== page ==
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J Exp Psychol Hum Learn. 1979 Mar;5(2):115-24.

Depth and elaboration of processing in relation to age.


Processing at encoding and retrieval was jointly manipulated, and then the retrieval effectiveness of different cues was directly compared to uncover the relative pattern of deep and elaborate processing in relation to both age and different experimental manipulations. In experiment 1 phonemic and semantic cues were effective retrieval aids for to-be-remembered words in the youngest group; with increasing age, semantic cues decreased in effectiveness more than phonemic cues. These data showed phonemic features to have an importance that is not recognized in the data generated by the typical levels paradigm. When elaboration of the words was induced in Experiment 2 by presenting them in sentences, semantic and context cues were most effective in the youngest group whereas phonemic cues were most effective in the oldest group. Since the pattern of cue effectiveness in the elderly was similar to that in Experiment 1, where the same words were presented alone, it was concluded that aging results in poor elaboration, in particular, in inefficient integration of word events with the context of presentation. These age effects were mimicked in young subjects in Experiment 3 by experimentally restricting encoding time. The present approach uses somewhat modified views of depth and elaboration.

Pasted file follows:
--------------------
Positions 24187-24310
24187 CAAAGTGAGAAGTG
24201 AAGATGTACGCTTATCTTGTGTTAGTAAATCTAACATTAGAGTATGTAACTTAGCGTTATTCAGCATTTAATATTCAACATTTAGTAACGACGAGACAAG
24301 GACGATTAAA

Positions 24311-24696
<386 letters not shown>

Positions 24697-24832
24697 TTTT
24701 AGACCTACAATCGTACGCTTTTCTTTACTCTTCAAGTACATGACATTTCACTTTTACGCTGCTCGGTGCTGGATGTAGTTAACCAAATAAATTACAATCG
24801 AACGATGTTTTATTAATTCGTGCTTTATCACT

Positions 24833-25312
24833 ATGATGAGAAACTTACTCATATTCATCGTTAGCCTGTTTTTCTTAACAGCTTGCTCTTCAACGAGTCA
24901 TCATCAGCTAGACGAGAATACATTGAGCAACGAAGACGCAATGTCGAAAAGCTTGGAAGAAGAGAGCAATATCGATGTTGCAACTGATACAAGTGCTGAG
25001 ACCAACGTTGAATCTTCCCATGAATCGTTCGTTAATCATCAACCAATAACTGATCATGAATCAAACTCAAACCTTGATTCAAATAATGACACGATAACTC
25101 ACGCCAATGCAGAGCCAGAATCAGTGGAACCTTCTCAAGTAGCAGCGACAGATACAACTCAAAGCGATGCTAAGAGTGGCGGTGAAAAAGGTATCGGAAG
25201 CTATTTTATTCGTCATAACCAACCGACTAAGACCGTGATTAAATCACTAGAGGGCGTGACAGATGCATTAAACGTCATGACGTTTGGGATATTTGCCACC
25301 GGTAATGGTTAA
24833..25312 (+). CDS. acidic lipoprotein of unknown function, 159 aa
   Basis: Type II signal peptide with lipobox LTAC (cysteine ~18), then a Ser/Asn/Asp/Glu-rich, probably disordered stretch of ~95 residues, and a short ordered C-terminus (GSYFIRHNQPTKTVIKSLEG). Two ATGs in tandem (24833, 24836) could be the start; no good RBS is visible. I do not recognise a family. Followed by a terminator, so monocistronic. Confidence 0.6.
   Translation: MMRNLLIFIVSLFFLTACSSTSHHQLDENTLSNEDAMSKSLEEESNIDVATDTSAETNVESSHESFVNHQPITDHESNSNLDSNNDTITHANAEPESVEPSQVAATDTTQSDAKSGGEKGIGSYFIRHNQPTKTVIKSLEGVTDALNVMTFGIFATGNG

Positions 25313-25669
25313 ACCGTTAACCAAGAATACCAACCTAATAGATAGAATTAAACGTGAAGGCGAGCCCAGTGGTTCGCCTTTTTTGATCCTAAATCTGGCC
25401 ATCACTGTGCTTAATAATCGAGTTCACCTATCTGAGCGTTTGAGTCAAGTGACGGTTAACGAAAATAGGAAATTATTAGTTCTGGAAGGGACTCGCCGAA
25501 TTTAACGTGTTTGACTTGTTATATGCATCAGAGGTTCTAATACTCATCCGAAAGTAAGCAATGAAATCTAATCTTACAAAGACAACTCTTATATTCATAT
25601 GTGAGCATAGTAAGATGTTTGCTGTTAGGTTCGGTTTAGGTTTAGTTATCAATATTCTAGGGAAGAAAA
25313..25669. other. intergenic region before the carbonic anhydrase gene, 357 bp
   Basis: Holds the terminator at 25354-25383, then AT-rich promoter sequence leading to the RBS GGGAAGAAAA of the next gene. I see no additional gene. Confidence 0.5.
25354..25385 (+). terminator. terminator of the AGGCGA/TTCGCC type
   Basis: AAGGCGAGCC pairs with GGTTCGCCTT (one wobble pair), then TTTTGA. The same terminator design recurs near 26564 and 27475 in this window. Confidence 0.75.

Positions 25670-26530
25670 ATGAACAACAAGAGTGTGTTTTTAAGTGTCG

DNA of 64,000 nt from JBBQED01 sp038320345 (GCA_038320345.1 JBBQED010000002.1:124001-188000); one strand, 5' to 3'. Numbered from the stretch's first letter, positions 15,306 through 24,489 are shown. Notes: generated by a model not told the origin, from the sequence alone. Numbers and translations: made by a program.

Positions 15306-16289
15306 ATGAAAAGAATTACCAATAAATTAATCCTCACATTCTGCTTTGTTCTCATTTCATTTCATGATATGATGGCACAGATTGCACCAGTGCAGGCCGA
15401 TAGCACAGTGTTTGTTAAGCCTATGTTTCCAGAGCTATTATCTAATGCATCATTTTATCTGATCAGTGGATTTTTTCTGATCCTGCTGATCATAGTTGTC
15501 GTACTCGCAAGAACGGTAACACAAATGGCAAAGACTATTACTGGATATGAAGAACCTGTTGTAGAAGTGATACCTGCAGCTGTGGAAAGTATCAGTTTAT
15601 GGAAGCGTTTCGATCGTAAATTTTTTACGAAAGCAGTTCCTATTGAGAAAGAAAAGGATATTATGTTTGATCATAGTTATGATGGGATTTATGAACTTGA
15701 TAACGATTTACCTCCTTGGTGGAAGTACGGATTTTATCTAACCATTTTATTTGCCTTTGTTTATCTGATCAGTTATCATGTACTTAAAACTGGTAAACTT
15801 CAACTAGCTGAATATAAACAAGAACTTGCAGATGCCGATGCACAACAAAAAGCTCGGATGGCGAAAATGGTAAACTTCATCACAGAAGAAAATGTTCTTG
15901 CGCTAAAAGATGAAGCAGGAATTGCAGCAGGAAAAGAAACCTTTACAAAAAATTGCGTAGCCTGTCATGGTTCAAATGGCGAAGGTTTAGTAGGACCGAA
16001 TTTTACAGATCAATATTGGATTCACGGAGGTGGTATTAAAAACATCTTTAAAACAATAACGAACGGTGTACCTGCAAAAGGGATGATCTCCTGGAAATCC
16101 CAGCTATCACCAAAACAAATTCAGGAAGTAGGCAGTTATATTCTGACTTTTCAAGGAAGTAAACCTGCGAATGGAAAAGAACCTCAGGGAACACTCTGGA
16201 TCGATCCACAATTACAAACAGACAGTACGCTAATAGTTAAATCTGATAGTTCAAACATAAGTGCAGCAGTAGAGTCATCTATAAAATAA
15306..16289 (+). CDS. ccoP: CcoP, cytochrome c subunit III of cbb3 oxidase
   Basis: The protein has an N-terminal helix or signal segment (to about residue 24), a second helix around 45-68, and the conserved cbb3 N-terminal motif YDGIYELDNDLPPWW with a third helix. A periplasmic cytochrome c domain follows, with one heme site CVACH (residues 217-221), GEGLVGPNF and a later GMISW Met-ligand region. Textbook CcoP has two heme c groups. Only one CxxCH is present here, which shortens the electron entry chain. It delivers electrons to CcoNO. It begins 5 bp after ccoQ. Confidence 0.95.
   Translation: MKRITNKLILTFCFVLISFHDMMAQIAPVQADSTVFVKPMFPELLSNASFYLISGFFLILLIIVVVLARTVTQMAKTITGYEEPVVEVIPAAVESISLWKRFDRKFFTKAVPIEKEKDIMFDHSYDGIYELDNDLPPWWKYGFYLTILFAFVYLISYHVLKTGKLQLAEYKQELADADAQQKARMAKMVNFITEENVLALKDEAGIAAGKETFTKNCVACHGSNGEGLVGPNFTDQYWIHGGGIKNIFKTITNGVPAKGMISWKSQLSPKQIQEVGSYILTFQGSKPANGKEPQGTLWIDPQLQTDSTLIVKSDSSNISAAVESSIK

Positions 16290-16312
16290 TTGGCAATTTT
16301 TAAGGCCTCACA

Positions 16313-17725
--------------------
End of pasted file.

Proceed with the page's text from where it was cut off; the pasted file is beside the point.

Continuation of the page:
[Indexed for MEDLINE]

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